Alice Kelly

Alice Kelly completed her BA in English at the University of Sussex (with a year abroad at Reed College, Portland, Oregon), her MSt in English and American Studies at the University of Oxford, and her PhD in English at the University of Cambridge. From 2012-15 she was based at Yale University as a Fox Fellow and later as a Lecturer in English, and as a Visiting Assistant Professor in Modern British History at Wesleyan University. She returned to Oxford in 2015 as a Postdoctoral Research Fellow in the Women in the Humanities Programme at The Oxford Research Centre in the Humanities (TORCH). She joined the RAI in October 2016.

Her research interests are in twentieth-century literary and cultural history in Britain and America, and war cultures and commemoration, particularly the First World War. She has recently published a monograph examining literary and visual representations of death and the culture of war commemoration that underlies British and American modernism in the wartime and immediate postwar period.

Her publications for both scholarly and public audiences develop our understanding of the literary impact of the war and restore neglected and previously unknown First World War documents. Her critical edition of Edith Wharton’s First World War reportage, Fighting France: From Dunkerque to Belfort (1915), was published by Edinburgh University Press in 2015, and reviewed in the Weekly Standard and the TLS. She organised a roundtable discussion on ‘Wharton in Wartime’ in February 2016 (podcast available here). Her TLS article on ‘The Field of Honour’, an unknown war story by Edith Wharton in the Beinecke Library at Yale, generated international media coverage in the Oxford Arts BlogThe New CriterionThe AtlanticNew York TimesYale NewsJezebel, The Smithsonian's Smart NewsMental FlossLivres HebdoThe RumpusElectric LiteratureBustleBookRiot, Libertad Digital, and MPR News. The story has since been translated into multiple languages and adopted on college syllabi in the US and the UK.

She has previously published on Katherine Mansfield’s war writings and deathbed scenes in Great War nurses’ narratives, and has forthcoming articles and chapters on First World War correspondence and the impact of war discourse on Katherine Mansfield’s civilian language. In November 2016 she won the Oxford WWI Public Engagement Competition for a podcast entitled ‘Remembering Before the End: Death and the First World War’. She has appeared on Radio Four and regularly gives public lectures, most recently the Opening Lecture of the Hopkins and the Great War exhibition at Johns Hopkins University, Baltimore.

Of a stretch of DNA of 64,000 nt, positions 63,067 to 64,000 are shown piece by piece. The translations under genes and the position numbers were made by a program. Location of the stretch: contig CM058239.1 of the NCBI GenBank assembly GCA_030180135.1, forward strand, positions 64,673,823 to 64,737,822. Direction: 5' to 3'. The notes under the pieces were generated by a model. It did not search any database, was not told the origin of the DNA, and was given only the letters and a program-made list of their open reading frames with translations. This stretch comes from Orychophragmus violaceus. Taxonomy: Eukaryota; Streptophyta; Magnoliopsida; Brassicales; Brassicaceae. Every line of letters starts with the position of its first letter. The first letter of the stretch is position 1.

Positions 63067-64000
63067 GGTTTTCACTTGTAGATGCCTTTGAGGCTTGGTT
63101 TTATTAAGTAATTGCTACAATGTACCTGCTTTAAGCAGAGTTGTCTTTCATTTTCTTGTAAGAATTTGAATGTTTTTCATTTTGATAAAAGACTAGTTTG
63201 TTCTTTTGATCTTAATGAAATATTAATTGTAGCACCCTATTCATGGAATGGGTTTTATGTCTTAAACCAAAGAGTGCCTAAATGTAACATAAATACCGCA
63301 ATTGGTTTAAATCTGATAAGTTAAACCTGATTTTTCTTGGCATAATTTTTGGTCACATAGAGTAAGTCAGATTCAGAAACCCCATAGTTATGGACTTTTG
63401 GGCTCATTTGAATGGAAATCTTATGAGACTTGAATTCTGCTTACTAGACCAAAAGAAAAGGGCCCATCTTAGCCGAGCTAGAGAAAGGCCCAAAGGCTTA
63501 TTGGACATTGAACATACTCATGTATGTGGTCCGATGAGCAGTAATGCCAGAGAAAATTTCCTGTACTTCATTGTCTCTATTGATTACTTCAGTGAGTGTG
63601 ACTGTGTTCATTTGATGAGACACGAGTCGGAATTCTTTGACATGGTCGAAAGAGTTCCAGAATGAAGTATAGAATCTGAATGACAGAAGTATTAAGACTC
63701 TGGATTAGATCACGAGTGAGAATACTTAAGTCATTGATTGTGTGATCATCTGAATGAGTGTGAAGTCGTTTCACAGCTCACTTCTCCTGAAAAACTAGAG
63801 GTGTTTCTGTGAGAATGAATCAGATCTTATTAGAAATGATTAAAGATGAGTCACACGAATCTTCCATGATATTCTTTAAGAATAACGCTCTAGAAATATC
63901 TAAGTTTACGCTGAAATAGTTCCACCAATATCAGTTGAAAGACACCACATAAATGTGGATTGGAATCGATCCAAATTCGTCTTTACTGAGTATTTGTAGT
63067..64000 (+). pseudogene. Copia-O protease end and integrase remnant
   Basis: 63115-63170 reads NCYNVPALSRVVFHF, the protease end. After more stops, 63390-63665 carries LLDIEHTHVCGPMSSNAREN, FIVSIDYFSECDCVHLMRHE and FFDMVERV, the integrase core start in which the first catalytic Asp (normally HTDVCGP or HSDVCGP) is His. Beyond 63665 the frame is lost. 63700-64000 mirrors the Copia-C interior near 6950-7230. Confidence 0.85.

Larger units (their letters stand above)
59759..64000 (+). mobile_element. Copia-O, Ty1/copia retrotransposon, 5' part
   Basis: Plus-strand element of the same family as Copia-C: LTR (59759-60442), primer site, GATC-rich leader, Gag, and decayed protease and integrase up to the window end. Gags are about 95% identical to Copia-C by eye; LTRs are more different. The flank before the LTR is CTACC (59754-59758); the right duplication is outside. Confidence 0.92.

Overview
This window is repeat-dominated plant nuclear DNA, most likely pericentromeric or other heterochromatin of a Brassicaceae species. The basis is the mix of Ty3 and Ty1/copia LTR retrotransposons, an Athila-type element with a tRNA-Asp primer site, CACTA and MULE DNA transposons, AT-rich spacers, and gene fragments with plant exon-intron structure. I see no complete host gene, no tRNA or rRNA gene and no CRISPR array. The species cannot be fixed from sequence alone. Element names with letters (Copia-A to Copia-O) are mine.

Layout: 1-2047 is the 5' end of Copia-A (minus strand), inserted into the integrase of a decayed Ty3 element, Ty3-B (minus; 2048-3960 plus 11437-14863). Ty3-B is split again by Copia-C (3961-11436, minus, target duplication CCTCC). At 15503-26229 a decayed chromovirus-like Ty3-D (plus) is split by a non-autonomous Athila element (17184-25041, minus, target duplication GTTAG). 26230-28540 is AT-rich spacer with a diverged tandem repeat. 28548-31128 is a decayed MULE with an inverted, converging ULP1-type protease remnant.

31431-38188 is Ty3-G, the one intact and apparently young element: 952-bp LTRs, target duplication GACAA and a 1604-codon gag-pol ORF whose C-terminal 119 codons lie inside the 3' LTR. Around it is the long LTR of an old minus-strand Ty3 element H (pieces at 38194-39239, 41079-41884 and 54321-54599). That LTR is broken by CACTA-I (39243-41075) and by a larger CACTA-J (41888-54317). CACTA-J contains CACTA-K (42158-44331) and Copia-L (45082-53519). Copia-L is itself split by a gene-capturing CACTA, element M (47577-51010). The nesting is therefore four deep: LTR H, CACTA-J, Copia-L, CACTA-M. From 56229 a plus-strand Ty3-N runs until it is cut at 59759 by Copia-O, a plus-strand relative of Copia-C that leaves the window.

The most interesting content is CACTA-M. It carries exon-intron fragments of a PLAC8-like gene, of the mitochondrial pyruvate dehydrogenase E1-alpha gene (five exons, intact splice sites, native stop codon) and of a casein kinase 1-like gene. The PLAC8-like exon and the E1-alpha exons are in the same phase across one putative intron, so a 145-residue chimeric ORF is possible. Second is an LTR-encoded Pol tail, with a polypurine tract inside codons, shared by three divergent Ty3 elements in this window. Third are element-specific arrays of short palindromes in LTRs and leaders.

At the RAI, Alice is involved in the commemorations of American entry into the First World War, including the Centenary Lecture Series and an American First World War film series, The RAI Goes to the Movies. She teaches undergraduate and graduate courses in history and literature. Alice established and leads the twice-weekly TORCH Academic Writing Group for PhD students and Early Career Researchers. She is involved with the War, Literature, Culture research cluster in the Faculty of English and the Globalising and Localising the Great War network in the Faculty of History. She was on the advisory board of the last  International Society for First World War Studies conference in November 2016. She acts as a peer-reviewer for a number of publishers and journals, and regularly reviews books for scholarly journals. She is on and  Twitter.


Commemorative Modernisms: Women Writers, Death and the First World War (Edinburgh University Press, July 2020)

Critical Edition of Edith Wharton’s Fighting France: From Dunkerque to Belfort (Edinburgh University Press, December 2015)

Journal Articles and Book Chapters

‘Letters from Home: Wartime Correspondences’, in The Edinburgh Companion to the First World War and the Arts (Edinburgh University Press, forthcoming summer 2017), ed. by Ann-Marie Einhaus and Katherine Baxter

‘Mansfield Mobilised: Katherine Mansfield, the First World War and Military Discourse’, commissioned for Special Issue of Modernist Cultures on ‘Modernism and the First World War’ (Edinburgh University Press, forthcoming summer 2017), ed. by Andrew Frayn

‘“Can one grow used to death?”: Deathbed Scenes in Great War Nurses’ Narratives’, in The Great War: From Memory to History, ed. by Jonathan Vance, Alicia Robinet and Steven Marti (Wilfred Laurier University Press, September 2015), pp. 329-49

‘Katherine Mansfield, War Writer’, Introduction to Katherine Mansfield Studies, Vol. 6: Katherine Mansfield and the First World War, guest ed. by Alice Kelly and Isobel Maddison (Edinburgh University Press, September 2014), 1-10

Public Scholarship

An Unknown First World War Story by Wharton’ (Times Literary Supplement, 6 November 2015), pp. 15-16

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